Think California's drought looks bad? Look to Australia for a reality check.
The land of kangaroos and koalas is suffering its worst drought in history. It began in 2001, and it's been bad enough to win a spooky name: the Millennium Drought.
Australian leaders have responded aggressively to what they view as a permanent state caused by climate change.
At the recent World Water Forum in Istanbul, Australian efforts were held up as a model for regions pondering a warmer, thirstier future. That resonates in California these days.
At the forum, The Bee interviewed Greg Claydon, director of strategic water initiatives for the state of Queensland, Australia. That state will spend $9 billion on three wastewater recycling plants, a desalination plant, two new dams and 120 miles of pipe to link them in a flexible new supply network.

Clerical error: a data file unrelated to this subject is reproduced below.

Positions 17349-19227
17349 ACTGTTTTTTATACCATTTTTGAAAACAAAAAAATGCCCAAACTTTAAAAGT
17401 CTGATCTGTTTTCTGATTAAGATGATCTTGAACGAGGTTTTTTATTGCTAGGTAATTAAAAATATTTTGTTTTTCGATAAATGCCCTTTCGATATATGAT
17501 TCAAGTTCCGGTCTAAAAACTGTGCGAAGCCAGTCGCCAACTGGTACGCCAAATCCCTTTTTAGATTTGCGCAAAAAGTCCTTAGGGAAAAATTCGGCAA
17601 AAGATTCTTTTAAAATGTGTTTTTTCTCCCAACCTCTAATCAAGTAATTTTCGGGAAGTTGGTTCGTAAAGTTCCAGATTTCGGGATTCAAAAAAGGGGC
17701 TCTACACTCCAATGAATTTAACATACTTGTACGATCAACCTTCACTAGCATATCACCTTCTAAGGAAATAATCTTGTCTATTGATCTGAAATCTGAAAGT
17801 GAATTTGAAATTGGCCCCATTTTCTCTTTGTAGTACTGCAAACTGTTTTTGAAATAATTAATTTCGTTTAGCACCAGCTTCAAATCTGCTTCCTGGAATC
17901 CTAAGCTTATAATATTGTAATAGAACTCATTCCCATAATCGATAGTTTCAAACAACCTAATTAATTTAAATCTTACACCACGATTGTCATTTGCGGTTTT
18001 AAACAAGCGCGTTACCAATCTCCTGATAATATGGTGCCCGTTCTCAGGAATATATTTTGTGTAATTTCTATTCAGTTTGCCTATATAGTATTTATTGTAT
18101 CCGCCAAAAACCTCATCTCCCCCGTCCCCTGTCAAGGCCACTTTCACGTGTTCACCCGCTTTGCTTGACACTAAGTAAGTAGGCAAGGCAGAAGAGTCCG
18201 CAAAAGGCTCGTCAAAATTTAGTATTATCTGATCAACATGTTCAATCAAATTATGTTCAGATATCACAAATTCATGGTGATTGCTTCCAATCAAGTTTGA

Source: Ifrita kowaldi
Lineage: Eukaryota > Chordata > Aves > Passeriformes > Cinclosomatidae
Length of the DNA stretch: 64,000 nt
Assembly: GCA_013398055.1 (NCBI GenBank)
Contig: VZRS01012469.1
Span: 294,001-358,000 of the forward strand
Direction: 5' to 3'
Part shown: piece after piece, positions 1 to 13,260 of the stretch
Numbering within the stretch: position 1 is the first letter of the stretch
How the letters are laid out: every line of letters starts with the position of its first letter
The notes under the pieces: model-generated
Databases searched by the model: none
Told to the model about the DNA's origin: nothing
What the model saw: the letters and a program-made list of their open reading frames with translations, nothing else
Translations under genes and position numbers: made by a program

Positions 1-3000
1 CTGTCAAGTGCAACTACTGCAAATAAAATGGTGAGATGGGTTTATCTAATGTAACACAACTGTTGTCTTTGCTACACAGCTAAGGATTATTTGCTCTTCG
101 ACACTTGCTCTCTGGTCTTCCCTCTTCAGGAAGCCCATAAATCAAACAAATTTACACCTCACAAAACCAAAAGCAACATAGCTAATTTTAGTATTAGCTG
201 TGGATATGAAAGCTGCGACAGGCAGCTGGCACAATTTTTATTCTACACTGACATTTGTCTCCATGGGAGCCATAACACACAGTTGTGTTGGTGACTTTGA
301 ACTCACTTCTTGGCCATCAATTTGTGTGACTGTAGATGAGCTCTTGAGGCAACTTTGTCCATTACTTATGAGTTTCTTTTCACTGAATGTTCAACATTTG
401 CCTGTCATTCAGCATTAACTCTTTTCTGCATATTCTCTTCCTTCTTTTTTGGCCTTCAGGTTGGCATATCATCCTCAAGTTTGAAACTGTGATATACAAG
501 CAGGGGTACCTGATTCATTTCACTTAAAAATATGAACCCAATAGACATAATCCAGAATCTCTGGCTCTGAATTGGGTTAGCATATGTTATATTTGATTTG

Similar solutions – desalination, wastewater recycling, dams and major diversions of river water – also are on the table here, as California struggles through water-supply threats in a third year of drought.
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